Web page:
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BHS Blog / Healthcare News and Trends

Working an EMR Conversion

Posted on: November 05, 2019

Kearstyn

written by

Kearstyn Fox, RN

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You may be seeing more jobs posted for EMR conversions, but you may not know exactly what this means. Simply put, an EMR conversion is when the hospital updates its medical software.

Many hospitals are converting to EPIC or Cerner and moving away from the older versions. The conversions can last anywhere from a few days to as long as 13 weeks, and pay may be higher than normal. Depending if the hospital is upgrading an existing system or converting to a new system determines how long they’ll need the extra help.

Your training will be very brief, assuming you already know the charting system they’re converting to. I didn’t have to go through a week of orientation for hospital policies and procedures, but I did have to do countless modules. I think it’s safe to say that we’ll never get away from the hours upon hours of learning modules for new assignments! The beauty in this type of assignment is you get to skip the first week of all the extra training that us travel nurses dread.                                        

When the hospital decides to convert or upgrade their system, their demand for staff increases. They’re having to pull people off the unit for computer training and they need travel nurses to fill in, perform patient care, and teach the staff about the new software system. The hospital will be a bit chaotic, so it’s important to understand this before signing the contract. We all know that change sometimes isn’t welcomed and can cause stress, especially to staff nurses that are use to routine.

Not to worry though, the managers will try to ease your stresses with pizza parties and treats (lol). I remember when I did a two week conversion, there was food in the break room every single day. Management knew this was a difficult time so they definitely sucked up as much as they could! They were present on the unit and willing to jump in and help more than usual.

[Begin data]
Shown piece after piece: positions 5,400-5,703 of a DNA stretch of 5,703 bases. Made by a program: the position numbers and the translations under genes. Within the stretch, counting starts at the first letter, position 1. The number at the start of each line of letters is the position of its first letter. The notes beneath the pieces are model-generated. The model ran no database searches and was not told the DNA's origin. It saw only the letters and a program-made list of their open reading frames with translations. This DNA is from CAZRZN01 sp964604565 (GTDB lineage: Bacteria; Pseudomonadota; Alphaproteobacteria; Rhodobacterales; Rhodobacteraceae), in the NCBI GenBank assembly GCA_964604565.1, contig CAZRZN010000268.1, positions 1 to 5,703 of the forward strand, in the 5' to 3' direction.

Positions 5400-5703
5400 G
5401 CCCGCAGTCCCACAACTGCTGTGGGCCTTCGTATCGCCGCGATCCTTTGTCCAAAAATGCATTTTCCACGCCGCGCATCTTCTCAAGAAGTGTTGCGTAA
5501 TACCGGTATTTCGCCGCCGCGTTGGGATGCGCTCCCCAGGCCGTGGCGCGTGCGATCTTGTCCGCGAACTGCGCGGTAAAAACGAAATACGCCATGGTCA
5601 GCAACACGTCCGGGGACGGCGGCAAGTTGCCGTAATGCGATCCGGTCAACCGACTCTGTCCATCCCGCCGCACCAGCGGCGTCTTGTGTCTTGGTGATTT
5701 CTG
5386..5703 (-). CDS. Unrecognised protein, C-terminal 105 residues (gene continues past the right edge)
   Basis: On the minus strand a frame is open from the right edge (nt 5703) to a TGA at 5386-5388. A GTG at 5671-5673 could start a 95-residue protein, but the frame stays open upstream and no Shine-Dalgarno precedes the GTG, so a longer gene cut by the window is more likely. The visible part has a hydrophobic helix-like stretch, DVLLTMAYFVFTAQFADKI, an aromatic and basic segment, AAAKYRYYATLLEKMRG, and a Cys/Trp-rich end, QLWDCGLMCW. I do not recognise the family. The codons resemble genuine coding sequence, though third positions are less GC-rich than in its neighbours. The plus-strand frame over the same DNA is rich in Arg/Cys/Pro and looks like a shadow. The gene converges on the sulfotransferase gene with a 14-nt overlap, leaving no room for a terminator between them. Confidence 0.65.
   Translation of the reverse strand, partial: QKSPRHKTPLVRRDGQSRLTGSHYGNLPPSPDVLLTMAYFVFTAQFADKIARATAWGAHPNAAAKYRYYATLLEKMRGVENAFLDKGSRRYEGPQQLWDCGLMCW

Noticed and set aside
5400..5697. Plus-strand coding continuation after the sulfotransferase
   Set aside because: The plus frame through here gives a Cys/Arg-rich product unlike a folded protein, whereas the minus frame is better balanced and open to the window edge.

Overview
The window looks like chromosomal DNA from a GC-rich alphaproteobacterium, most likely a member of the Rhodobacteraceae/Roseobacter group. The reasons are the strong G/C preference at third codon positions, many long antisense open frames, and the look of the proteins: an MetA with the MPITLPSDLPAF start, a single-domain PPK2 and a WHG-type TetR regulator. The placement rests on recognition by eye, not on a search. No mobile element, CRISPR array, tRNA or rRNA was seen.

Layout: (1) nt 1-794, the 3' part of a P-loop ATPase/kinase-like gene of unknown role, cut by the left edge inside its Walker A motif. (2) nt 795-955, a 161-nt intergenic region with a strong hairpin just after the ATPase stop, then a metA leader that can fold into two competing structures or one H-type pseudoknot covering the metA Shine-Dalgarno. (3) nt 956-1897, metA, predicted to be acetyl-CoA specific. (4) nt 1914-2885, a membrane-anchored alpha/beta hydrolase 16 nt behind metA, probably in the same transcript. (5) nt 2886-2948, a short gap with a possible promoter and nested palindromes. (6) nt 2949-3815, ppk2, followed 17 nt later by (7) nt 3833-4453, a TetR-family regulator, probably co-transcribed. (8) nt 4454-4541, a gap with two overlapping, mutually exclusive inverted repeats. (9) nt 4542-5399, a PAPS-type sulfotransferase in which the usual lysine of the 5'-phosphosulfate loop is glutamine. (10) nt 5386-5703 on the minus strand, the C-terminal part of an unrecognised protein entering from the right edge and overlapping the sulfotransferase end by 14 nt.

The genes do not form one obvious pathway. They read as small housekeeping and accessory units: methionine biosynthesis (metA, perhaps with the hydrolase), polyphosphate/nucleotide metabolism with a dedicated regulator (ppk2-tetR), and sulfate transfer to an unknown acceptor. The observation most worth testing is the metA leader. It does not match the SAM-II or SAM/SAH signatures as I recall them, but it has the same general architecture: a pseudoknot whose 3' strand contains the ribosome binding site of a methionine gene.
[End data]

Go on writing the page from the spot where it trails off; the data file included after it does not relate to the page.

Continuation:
Since the transition can be overwhelming, charting usually isn’t taken as strictly. When converting to a new system, data can sometimes be lost in the process. With this being said, it’s important to keep your own personal notes on meds, I’s and O’s, pain assessments, etc. 

Since staff nurses are dealing with a learning curve, it’s not unusual for them to have less patients and for you to have more. Management likes to ease the work load of the staff, so they have more time to concentrate on learning how to chart correctly. In return, you may have a 1-2 patients more than normal for the unit. This is something important to note, and if it’s a concern, it should be asked about in the interview. It’s always beneficial to ask about nurse/patient ratios so there are no surprises.

Another thing to know, you may be asked to work more than three days per week. Ultimately, you are being brought in to bridge the process of this stressful time, so remember to try to be understanding. Always get these details from your recruiter before making your decision.

The EMR conversion assignment I took was only two weeks. In my case, the hospital wasn’t converting to a new software, but only updating their EPIC to a newer version. This was my favorite assignment thus far. I loved how short and sweet the assignment was. I was able to go to Seattle, network like crazy, make memories, and make an abundance of money.

Yes, the work days were a little exhausting, but nothing too severe. The staff was extremely grateful for my efforts, and it was a great opportunity to teach those around me. Since I’m very versed in EPIC, I was able to answer the staff nurses questions more directly than a notebook full of instructions.

Every assignment is a learning opportunity and a chance to grow within your career. I think it’s important to try different directions until you find one that really resonates with you. Even if an assignment is totally new for you, just do your research. Ask your recruiter, the interviewer, and Facebook groups lots of questions. You never know what you could learn from getting outside your comfort zone!

Ready to adventure outside your comfort zone? Contact a BHS recruiter today to learn about our open positions!

Kearstyn Fox, RN
About Kearstyn Fox, RN

Kearstyn Fox is a a nurse by profession and gypsy at heart. Lucky for her, her career allows her to live the best of both worlds: she is able to travel the world while pursuing her dream as a nurse. She has been a nurse for three and a half years, and started her travel nursing career after just one year in the field.